Educators Make, Play, and Connect This Summer

June 27, 2014
By Educator Innovator

We know. You want to relax this summer. But we also know that for many educators summer is a time to collaborate, try new tools, and come up with ideas.

And, if you teach in a community of less-privileged students, you may be concerned that your students will fall further behind during the long summer vacation. The race to get into the best schools and build the best college application resumes is only getting hotter.

Studies have shown that the gap between what high- and low-income families spend on education enrichment has tripled in the last 40 years. Today, high-income families spend nearly $7 in education enrichment for every $1 low-income families spend. The largest spending differences are for activities such as music lessons, travel, and summer camps.

The result is an even wider gap when the new school year starts up.

Low-income kids “are 6,000 hours behind rich kids in what they’ve gotten to do in their lives,” said Dallas Mayor Mike Rawlings. “We’ve got to catch that up.”

To help close that gap, cities throughout the country are turning to their homegrown resources to create a citywide “campus” where kids can follow their interests, create, and discover. With their rich arts, science, history resources, parks, and beaches, cities are a wealth of potential—if kids can just tap into it.

This summer, cities are connecting those opportunities in new ways for kids through the Cities of Learning initiative. In Los Angeles, that might mean kids joining at libraries and the Getty Center to hone their art and computer coding skills. In Chicago, it might mean doing some urban camping with the Chicago Park District or stargazing at the Adler Planetarium. In Dallas, it might mean exploring community action with digital storytelling. In Pittsburgh, kids might join the growing Maker Movement or pick up some engineering skills while making robots.

Connecting all these activities are digital badges. Designed by the Mozilla Foundation, open digital badges are a new form of credentialing for the digital age. Participating organizations design the badges, outlining the skills kids will learn and the pathways they’ll take to acquire those skills. Once earned, kids can display their badges online for teachers, employers, and others to see. With a click, anyone can learn about the skills needed to earn a badge, which skills the youth has mastered, and see examples of work.

If you’re interested in transforming your own community into a citywide campus for learning, you can find out more information on how to do that at the Cities of Learning website.

But the kids don’t get to have all the fun. Cities of Learning is part of the Summer to Make, Play, and Connect, which also offers a range of opportunities for educators, in school and out. The campaign is spearheaded by Educator Innovator, powered by the National Writing Project, and the Mozilla Foundation’s Maker Party.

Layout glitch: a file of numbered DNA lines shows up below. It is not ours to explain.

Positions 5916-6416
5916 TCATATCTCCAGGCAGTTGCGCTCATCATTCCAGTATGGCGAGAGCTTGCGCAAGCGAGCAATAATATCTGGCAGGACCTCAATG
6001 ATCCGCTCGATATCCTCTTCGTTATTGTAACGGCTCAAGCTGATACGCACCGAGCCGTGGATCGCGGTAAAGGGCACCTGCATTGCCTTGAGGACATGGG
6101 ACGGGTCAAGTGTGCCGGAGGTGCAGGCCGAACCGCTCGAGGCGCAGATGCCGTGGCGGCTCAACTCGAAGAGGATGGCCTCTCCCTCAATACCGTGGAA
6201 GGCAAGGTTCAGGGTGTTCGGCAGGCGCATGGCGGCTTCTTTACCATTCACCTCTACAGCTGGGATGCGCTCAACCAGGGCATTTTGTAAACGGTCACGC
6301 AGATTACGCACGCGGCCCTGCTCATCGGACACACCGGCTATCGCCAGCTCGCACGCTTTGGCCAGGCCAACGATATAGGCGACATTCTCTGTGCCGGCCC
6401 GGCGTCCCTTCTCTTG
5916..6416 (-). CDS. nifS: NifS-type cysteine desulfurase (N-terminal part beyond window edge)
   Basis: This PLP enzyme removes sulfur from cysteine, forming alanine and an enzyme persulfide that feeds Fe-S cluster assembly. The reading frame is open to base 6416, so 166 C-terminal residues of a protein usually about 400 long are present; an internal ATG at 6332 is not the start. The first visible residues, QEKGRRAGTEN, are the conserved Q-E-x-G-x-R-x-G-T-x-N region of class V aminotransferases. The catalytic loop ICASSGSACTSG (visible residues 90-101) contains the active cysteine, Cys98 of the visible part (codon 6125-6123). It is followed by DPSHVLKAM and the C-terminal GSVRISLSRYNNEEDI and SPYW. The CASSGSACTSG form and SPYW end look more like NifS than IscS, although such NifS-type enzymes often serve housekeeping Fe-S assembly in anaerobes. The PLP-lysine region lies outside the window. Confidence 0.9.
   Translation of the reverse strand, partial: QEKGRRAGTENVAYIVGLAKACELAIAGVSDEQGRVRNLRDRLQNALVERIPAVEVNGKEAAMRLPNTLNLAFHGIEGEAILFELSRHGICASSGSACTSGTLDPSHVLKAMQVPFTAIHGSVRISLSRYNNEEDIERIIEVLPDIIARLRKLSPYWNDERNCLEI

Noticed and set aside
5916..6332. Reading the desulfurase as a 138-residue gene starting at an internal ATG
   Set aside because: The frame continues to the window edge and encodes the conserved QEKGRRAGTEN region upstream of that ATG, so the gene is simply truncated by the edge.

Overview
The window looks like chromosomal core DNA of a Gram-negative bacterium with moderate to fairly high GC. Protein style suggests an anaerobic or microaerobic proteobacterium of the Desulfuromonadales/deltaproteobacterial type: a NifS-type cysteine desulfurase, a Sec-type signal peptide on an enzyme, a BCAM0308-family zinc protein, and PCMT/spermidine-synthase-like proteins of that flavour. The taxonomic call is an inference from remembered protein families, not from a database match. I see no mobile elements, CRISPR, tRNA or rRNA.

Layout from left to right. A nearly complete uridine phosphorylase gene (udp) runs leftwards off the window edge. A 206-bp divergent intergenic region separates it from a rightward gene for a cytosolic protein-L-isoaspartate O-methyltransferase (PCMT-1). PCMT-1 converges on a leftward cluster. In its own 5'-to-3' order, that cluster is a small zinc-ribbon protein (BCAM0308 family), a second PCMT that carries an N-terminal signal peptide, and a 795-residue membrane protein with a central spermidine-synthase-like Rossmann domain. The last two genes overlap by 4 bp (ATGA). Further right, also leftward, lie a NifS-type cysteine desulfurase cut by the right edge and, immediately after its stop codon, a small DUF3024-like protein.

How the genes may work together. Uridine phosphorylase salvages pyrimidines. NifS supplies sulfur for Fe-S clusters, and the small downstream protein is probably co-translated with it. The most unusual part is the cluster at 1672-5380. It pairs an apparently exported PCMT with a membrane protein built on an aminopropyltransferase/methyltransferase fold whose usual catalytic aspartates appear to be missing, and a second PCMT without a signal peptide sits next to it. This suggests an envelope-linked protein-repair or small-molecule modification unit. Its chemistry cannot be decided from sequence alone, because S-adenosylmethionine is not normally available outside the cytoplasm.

The Summer to Make, Play, and Connect activities are free and open to anyone, and are all related in some way to Connected Learning principles.

The Summer to Make, Play and Connect website is the starting point for finding out about ongoing activities. Here’s a selection:

  • From June 13th to August 1st, a MOOC (massive open online collaboration) on connected learning “will provide many opportunities for participants to connect and form small groups in order to share and reflect on their work, which is what we think MOOCs should be all about. Your learning will be directed by you.” The MOOC is nonsequential, so anyone can join at any time. The first week, for example, reimagined how-to guides and explored how they align with connected learning.
  • On July 7th join KQED to learn how to use Twitter and other media-sharing applications to promote social and civic discourse with students. Activities will center on KQED’s “Do Now,” a weekly activity for students to engage and respond to current issues using social media.
  • Hack Your Notebook Day on July 9th dives into 21st-century notebooking. Learn about circuitry while you (literally) illuminate your best thoughts.
  • Want to step away from the computer? Join kids and adults in Mozilla’s Maker Party (July 15th to September 15th). At Maker Parties, people learn, make things, and have lots of fun. Mozilla wants everyone to become web literate, from getting the hang of HTML, to building robots, to learning about remix culture using paper and scissors. June 23rd in Charlottesville is the next Maker Party in the United States. That’s followed by a July 11th party in Manhattan, and a July 17th party in the Bronx. The complete schedule is here.

So wherever you are, join your colleagues this summer and make something.

This post was adapted from one at Photo/ Mozilla